Legislation recently put forth by Democrats in both Congressional chambers aims to better protect people’s personal, pandemic-related health data.
The Public Health Emergency Privacy Act introduced by Sens. Richard Blumenthal, D-Conn., and Mark Warner, D-Va., and Reps. Anna Eshoo, D-Calif., Jan Schakowsky, D-Ill., and Suzan DelBene, D-Wash.,—alongside more than 2 dozen other co-sponsors across the Senate and House—marks a deliberate move to improve public trust, while promoting the use of technologies that capture data in conjunction with COVID-19.
“Technologies like contact tracing, home testing, and online appointment booking are absolutely essential to stop the spread of this disease, but Americans are rightly skeptical that their sensitive health data will be kept safe and secure,” Blumenthal said in a statement. “This measure sets strict and straightforward privacy protections and promises: Your information will be used to stop the spread of this disease, and no more.”
Specifically, the legislation seeks to ensure that data collected for pandemic purposes would not be used for anything outside of relevant public health activities—and that it would all be deleted by tech firms once the public health emergency ends.
On top of regular reports detailing the digital collection tools’ effects on civil rights, among multiple other requirements, the bill also directs entities that access the health data to implement rigid security protections. Additionally, it bars any use of such health data for what the lawmakers called, “discriminatory, unrelated, or intrusive” practices, such as for e-commerce or to limit access to opportunities for employment, housing or education.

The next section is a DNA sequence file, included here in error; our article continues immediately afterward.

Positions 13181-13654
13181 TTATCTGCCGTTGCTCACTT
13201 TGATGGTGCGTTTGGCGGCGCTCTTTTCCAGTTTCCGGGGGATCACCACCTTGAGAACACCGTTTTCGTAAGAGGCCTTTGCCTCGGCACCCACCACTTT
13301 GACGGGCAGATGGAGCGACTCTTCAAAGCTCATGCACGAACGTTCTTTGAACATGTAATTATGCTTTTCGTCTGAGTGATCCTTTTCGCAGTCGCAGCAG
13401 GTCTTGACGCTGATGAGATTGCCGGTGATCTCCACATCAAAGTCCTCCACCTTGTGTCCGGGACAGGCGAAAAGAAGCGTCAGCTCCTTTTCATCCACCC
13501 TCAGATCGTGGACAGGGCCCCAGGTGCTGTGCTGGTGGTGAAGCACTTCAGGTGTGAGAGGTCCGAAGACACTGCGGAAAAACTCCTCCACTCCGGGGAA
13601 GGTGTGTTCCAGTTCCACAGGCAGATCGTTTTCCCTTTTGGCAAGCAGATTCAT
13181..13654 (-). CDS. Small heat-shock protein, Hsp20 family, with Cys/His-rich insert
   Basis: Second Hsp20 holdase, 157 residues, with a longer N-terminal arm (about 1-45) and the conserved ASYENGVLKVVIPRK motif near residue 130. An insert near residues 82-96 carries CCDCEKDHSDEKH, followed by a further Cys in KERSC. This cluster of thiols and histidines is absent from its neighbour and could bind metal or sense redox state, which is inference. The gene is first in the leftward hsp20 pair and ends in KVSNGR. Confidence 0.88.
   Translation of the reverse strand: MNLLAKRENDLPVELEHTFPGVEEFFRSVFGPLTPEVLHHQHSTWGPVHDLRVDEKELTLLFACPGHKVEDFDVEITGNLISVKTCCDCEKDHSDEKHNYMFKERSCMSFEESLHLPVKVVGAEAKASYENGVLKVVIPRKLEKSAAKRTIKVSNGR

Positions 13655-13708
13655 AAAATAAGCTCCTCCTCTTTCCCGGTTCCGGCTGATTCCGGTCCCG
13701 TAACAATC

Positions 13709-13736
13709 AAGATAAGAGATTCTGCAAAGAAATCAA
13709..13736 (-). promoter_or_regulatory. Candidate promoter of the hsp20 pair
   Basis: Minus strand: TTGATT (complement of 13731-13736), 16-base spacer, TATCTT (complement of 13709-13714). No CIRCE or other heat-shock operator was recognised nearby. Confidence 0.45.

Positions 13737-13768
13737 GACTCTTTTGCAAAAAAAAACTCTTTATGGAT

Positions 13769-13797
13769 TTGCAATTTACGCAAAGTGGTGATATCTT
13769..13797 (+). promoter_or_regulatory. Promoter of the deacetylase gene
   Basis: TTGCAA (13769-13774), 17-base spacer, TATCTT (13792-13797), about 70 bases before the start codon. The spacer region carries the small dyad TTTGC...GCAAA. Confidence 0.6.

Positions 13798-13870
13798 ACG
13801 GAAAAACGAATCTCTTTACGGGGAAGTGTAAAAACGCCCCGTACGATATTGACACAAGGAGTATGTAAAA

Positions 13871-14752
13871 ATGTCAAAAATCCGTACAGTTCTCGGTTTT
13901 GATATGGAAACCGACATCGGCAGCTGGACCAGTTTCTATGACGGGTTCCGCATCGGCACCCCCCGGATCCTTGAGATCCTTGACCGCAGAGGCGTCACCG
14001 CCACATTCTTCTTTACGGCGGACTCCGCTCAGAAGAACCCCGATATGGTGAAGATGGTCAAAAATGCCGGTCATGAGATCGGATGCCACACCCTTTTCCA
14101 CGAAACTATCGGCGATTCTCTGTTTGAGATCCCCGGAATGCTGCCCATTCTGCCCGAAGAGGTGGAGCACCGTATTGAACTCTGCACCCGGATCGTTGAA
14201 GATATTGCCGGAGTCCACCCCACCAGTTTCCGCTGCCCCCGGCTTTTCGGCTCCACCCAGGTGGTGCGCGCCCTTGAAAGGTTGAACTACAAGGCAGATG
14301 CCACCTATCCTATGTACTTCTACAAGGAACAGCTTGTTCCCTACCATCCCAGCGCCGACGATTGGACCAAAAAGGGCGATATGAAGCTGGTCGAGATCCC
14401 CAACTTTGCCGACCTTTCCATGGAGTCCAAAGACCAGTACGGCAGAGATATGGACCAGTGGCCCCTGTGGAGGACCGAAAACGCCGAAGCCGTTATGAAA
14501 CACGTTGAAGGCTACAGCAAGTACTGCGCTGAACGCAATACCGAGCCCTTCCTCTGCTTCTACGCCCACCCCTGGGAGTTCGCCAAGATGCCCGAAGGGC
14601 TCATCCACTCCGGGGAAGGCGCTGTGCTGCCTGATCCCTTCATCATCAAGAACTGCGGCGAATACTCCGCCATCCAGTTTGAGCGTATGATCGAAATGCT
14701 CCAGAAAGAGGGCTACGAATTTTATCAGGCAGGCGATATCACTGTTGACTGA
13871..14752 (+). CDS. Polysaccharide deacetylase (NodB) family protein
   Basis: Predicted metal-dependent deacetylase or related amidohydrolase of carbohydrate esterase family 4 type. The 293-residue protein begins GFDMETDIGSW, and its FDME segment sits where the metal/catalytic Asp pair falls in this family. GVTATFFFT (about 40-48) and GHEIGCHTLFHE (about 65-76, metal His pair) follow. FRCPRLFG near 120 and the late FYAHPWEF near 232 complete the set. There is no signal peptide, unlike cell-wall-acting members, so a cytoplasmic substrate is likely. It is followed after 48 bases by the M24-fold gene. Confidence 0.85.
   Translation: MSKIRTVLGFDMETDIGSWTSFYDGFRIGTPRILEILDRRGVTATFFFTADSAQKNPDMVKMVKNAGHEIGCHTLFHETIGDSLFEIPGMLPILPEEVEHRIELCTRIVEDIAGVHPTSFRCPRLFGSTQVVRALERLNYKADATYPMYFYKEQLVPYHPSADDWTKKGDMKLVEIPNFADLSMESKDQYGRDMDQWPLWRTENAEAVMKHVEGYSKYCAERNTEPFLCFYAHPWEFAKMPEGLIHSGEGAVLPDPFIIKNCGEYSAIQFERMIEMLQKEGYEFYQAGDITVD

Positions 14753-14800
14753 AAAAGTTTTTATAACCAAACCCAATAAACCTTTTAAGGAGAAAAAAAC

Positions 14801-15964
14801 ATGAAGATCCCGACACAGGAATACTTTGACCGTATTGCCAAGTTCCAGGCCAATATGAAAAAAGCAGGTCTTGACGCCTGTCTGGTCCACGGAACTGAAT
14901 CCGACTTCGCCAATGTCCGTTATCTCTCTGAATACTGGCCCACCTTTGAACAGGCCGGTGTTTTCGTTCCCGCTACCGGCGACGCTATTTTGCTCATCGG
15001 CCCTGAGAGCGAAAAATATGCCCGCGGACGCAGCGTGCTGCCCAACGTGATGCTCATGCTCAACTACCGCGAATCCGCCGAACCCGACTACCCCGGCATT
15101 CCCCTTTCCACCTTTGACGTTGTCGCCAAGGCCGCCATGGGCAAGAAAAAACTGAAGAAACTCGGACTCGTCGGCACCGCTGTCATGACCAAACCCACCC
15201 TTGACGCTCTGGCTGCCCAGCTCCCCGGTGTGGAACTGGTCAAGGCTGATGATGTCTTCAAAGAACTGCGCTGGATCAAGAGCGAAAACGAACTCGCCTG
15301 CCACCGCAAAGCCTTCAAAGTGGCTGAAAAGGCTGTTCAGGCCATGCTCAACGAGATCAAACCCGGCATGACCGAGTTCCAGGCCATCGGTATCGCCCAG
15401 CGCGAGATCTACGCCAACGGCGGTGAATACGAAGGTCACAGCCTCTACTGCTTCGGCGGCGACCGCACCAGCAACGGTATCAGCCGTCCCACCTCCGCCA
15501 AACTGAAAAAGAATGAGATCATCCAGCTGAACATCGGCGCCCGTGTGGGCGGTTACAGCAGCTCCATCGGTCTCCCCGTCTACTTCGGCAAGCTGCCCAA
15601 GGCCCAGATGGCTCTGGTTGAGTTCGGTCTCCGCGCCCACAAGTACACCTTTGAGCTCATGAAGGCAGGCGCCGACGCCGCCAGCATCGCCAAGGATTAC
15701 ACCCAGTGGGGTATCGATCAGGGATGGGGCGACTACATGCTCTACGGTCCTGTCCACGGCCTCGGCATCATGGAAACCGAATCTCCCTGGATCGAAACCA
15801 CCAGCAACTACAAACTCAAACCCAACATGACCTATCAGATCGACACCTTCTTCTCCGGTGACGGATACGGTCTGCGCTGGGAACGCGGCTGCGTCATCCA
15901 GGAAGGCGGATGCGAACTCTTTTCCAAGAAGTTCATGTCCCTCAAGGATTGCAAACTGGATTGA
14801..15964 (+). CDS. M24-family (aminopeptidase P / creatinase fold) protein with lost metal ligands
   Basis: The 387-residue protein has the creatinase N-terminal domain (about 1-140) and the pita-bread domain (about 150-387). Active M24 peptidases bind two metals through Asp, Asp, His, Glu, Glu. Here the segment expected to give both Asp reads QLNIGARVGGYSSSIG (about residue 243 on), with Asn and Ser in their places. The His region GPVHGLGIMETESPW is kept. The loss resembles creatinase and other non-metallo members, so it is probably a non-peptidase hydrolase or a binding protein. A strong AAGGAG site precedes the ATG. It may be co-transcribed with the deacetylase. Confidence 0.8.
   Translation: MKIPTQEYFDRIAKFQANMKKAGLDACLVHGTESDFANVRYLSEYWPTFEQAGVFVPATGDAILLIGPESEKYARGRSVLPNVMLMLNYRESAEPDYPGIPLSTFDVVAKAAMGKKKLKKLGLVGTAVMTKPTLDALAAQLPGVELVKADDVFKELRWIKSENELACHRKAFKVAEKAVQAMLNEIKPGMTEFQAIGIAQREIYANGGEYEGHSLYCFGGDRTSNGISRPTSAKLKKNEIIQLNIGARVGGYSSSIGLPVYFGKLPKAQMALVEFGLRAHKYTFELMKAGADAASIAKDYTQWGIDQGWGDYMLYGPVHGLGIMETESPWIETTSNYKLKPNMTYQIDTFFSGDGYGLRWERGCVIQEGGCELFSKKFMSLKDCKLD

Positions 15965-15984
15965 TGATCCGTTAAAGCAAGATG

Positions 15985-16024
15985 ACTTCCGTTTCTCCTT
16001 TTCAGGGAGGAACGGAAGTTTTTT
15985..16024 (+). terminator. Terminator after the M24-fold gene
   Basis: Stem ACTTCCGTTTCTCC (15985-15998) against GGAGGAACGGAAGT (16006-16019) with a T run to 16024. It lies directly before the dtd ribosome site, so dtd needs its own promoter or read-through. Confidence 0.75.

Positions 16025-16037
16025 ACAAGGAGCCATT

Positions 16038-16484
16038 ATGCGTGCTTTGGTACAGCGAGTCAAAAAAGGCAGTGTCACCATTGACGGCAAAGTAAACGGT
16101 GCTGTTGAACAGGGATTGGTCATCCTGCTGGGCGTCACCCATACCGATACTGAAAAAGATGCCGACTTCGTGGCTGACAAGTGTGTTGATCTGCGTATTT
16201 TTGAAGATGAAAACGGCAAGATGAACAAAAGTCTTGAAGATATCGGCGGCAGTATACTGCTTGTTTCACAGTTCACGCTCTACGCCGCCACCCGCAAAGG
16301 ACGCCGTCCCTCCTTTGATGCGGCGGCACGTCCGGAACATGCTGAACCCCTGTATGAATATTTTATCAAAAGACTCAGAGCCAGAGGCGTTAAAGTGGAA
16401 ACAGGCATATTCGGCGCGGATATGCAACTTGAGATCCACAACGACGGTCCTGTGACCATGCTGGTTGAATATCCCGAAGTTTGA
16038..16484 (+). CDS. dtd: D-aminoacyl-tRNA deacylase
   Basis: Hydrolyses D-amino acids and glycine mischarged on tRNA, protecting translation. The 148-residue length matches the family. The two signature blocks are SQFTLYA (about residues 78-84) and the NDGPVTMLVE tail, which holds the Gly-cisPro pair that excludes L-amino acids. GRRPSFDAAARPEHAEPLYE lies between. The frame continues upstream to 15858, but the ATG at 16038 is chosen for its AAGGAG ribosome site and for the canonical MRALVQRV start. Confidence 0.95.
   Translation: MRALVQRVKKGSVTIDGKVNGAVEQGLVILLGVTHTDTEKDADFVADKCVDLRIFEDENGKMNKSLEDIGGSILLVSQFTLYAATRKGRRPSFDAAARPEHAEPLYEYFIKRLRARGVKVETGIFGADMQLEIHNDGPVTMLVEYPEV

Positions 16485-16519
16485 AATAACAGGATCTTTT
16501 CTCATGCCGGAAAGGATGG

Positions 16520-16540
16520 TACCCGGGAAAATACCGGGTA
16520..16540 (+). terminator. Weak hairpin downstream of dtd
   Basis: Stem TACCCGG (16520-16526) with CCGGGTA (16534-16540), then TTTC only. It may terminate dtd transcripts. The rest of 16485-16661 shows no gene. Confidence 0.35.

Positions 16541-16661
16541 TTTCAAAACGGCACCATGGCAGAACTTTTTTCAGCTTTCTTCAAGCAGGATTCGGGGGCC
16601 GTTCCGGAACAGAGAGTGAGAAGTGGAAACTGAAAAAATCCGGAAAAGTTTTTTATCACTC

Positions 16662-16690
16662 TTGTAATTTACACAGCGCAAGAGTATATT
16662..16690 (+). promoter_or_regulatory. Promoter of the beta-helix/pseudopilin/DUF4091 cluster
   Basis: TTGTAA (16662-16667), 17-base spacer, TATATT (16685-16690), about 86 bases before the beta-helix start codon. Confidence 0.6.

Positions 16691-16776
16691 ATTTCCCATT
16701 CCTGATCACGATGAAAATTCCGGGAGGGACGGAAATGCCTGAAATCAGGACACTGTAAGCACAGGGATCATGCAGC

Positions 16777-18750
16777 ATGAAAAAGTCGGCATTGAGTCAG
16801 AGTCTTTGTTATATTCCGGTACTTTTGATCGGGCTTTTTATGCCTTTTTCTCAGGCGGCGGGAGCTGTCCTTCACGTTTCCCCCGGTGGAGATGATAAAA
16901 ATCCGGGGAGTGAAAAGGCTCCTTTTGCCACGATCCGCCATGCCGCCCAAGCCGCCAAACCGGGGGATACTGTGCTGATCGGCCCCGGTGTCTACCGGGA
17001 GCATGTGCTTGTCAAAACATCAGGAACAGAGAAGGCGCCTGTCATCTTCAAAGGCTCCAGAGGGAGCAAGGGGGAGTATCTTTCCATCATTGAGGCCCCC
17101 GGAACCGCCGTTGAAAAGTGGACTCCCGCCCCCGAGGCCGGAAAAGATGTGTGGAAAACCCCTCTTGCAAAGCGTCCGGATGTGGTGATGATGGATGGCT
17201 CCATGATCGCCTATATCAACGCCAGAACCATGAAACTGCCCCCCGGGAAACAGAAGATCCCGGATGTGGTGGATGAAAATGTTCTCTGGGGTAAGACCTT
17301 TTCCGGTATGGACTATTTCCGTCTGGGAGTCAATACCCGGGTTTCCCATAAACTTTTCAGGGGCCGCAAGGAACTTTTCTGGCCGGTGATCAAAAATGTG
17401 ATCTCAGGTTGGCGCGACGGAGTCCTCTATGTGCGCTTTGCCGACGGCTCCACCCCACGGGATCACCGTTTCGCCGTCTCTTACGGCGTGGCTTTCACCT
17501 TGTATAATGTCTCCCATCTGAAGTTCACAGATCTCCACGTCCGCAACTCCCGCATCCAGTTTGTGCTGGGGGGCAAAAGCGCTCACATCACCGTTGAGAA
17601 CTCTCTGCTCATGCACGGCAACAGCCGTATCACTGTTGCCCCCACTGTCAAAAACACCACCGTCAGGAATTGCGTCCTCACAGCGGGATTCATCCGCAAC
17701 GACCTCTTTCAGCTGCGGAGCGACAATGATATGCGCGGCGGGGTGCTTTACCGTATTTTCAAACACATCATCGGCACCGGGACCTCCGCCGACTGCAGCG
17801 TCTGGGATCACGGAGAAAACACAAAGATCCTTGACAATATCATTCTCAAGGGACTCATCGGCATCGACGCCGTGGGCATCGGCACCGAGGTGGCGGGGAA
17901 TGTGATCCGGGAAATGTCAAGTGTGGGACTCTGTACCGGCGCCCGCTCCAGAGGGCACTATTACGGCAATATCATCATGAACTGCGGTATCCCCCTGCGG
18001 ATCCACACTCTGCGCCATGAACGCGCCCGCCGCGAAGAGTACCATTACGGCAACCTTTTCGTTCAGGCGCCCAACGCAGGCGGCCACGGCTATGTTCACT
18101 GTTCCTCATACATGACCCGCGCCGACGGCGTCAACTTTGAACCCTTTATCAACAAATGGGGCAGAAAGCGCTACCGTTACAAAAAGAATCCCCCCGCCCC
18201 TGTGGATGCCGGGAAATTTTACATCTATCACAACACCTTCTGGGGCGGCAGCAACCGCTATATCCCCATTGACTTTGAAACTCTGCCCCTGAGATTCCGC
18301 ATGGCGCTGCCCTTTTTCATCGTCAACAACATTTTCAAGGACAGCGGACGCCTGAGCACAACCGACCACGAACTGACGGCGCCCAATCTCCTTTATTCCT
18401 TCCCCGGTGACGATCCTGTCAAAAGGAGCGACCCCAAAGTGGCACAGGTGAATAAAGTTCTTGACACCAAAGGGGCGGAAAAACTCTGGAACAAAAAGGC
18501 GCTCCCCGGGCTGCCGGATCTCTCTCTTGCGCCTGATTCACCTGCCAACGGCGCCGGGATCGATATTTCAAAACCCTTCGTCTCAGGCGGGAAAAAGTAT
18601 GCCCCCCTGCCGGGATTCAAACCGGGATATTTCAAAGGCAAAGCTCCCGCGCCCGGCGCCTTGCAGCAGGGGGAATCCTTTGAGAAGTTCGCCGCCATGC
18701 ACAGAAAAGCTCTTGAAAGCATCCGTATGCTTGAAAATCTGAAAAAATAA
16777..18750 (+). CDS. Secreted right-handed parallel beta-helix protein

Congress has yet to align on comprehensive federal data privacy regulations, and this bill follows a previous version that was introduced last session, but was not passed in either chamber.
“Data privacy should not end with the pandemic,” DelBene said. “We need comprehensive privacy reform to protect Americans at all times, including state preemption to create a strong, uniform national standard.”
Multiple organizations, including the Electronic Privacy and Information Center, the Center for Digital Democracy and Color of Change endorsed the bill.